As I sit here
pouring over the contents of Samsung's newest MP3 player, the 1GB Yepp YP-MT6Z, I
have to wonder if the world really needs another MP3 player? The Yepp
YP-MT6Z boasts a huge amount of flash memory and its glossy white finish is indeed classy,
but competing against the Apple iPod and Suffle is a difficult situation to pull off, even for a company as
large as Samsung. On the bright side, the fierce competition in the MP3
player market has brought forth lower prices and long lists of juicy features...
The Yepp YP-MT6Z's retails for around $230CDN ($180USD), a
remarkably affordable price compared to just a year or two ago, given its 1GB of
internal flash memory. Furthermore, in a rare move of consumer friendly design,
the Yepp YP-MT6Z is powered by a single AA battery that will last for upwards of
42 hours (straight playback).
Long battery life and inexpensive AA batteries
are probably one of the greatest attributes of this MP3 player; heck a
AA battery is even included!
About the size of a pack of Wrigley's gum, the Samsung Yepp
YP-MT6Z incorporates a digital
FM Tuner with 20 pre-sets, inline MP3 encoding, a voice recorder and eight EQ pre-sets. It
plays MP3, WMA, ASF, Secure WMA and Ogg Vorbis music files. Supported MP3 bit
rates are 8 kbps - 320 kbps, and 48 kbps - 192
kbps for WMA files.
|| Samsung YP-MT6Z MP3 Player
Printed manual, driver
CD, headphones, USB cable, direct-connect USB adaptor,
mini-headphone line cable, neck strap, carry case, warranty
card, and AA battery to get you started.
LCD Screen: 4-line, backlit
MP3, WMA, ASF, OGG Vorbis
The YP-MT6Z's 4-line LCD screen (23x12mm)
is backlit with a white LED, and displays the full ID3 tag information
during playback so song information is always at hand. An intuitive joystick makes scanning through playlists
remarkably easy, and is backlit by a blue LED for effect. Acoustic treatments like
SRS WOW help ensure good 3D sound through the ear bud headphones that
come with the player.
Best of all, the
Yepp YP-MT6Z connects to the PC via a standard USB2.0 port, showing up as
removeable hard drive in Windows so users can simply drag-and-drop music files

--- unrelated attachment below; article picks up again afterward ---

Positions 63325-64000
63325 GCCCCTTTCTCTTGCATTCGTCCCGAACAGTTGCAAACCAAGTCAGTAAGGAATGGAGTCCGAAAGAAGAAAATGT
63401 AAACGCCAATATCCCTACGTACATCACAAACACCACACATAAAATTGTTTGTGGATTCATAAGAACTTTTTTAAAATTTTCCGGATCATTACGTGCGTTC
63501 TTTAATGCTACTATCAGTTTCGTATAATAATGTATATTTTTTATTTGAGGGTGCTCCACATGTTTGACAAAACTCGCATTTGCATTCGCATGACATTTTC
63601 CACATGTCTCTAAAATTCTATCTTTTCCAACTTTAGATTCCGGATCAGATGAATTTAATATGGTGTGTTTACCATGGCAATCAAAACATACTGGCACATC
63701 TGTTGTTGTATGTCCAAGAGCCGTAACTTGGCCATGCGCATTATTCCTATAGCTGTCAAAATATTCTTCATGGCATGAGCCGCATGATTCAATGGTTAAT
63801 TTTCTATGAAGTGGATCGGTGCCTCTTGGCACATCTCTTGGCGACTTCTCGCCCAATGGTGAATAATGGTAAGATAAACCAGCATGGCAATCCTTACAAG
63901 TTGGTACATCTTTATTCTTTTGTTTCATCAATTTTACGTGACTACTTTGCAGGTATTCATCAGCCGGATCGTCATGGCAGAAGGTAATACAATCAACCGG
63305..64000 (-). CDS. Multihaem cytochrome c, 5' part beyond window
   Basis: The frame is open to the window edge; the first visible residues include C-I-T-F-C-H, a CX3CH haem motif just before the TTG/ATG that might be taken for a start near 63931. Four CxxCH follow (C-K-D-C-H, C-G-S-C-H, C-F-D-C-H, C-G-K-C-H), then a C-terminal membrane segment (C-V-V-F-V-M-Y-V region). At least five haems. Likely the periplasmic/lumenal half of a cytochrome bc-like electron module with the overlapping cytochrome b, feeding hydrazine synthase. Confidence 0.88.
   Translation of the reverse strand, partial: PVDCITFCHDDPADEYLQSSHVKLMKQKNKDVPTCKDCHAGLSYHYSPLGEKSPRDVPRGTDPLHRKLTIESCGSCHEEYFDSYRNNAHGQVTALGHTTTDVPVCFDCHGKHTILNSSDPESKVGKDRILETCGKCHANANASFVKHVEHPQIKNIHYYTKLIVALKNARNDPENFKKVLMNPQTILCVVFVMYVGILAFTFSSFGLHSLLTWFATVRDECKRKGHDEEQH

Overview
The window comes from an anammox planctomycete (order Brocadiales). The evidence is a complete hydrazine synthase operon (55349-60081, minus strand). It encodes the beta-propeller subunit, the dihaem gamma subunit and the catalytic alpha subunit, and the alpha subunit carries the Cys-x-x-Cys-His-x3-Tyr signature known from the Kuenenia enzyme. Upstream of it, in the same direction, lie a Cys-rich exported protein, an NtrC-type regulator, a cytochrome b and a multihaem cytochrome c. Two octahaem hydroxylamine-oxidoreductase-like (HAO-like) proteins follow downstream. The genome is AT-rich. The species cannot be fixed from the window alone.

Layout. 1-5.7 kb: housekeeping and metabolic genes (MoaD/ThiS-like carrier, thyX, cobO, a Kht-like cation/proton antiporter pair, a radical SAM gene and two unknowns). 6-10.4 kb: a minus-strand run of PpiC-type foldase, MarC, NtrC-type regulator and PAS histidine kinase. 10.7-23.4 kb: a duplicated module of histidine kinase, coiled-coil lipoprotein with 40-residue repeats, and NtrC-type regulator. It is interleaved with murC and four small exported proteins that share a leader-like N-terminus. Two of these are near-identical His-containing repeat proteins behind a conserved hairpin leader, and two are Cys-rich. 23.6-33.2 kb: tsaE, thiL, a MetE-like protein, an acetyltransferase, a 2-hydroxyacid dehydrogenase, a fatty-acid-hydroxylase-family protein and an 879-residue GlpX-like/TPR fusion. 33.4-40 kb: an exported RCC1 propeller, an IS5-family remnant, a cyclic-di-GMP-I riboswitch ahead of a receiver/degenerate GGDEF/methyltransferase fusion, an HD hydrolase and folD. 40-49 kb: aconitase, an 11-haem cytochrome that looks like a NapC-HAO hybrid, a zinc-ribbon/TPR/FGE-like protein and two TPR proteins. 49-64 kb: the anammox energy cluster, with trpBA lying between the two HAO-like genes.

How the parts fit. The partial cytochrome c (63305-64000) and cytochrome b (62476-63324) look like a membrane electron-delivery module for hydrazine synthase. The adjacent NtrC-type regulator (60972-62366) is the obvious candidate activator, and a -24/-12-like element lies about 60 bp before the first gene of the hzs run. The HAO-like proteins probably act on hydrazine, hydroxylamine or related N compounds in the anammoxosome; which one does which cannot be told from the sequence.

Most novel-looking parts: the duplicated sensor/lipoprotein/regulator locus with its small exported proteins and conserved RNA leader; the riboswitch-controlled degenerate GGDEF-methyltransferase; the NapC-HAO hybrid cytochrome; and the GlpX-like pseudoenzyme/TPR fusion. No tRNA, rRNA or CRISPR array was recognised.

onto it. It will also act as a USB hard drive in a pinch, although the internal
firmware (upgradeable) initially takes up about 8MB of space for itself.
The 1GB of internal memory is fixed, and not upgradeable.
the YP-MT6Z MP3 player comes a driver CD, stereo
headphones, USB cable, clear plastic case, direct-connect USB adaptor, mini-headphone line
cable (for MP3 encoding off another source), instructions, neck
strap, warranty card and an AA battery. Most of this included gear is
self explanatory, but a few accessories are worth focusing on.
The 'direct connect USB adaptor' looks
like a USB plug with a tiny metal connector on the other end. The adaptor plugs
into the base of the YP-MT6Z, quickly allowing it to plug into a full-size USB2.0 port. While
the YP-MT6Z is connected via the USB port, it is powered entirely by the
USB connection too.
software is required to move files onto or off of the device. In testing on a
WindowsXP test system, the YP-MT6Z quickly configured itself and showed up in
Windows Explorer as any USB removeable disk might. Transferring music files to
the YP-MT6Z is as straightforward as copying
them from one drive to another.
The player ships with a copy of 'Samsung Music Studio,'
which can be used to create Album Lists, or rip
CD's to MP3/WMA. Additionally, the YP-MT6Z can encode FM Radio to MP3
files on the fly.
This is done by pressing the record button which will start
the 'FM ENC' process at up to 128kbps, 44kHz when listening to the radio.
This is a cool feature
that will come in handy, but if the battery is not powerful enough the
encoding will stop automatically.
The MP3 encoding feature also
works if the YP-MT6Z is connected to an adjacent device like someone else's CD
player, or iPod, with the supplied mini-headphone cable.
with a USB2.0
connection, the Samsung YP-MT6Z takes about 5.5 minutes to download a full ~1GB worth of music, and approximately
8 minutes to totally fill up its onboard memory with fresh tracks.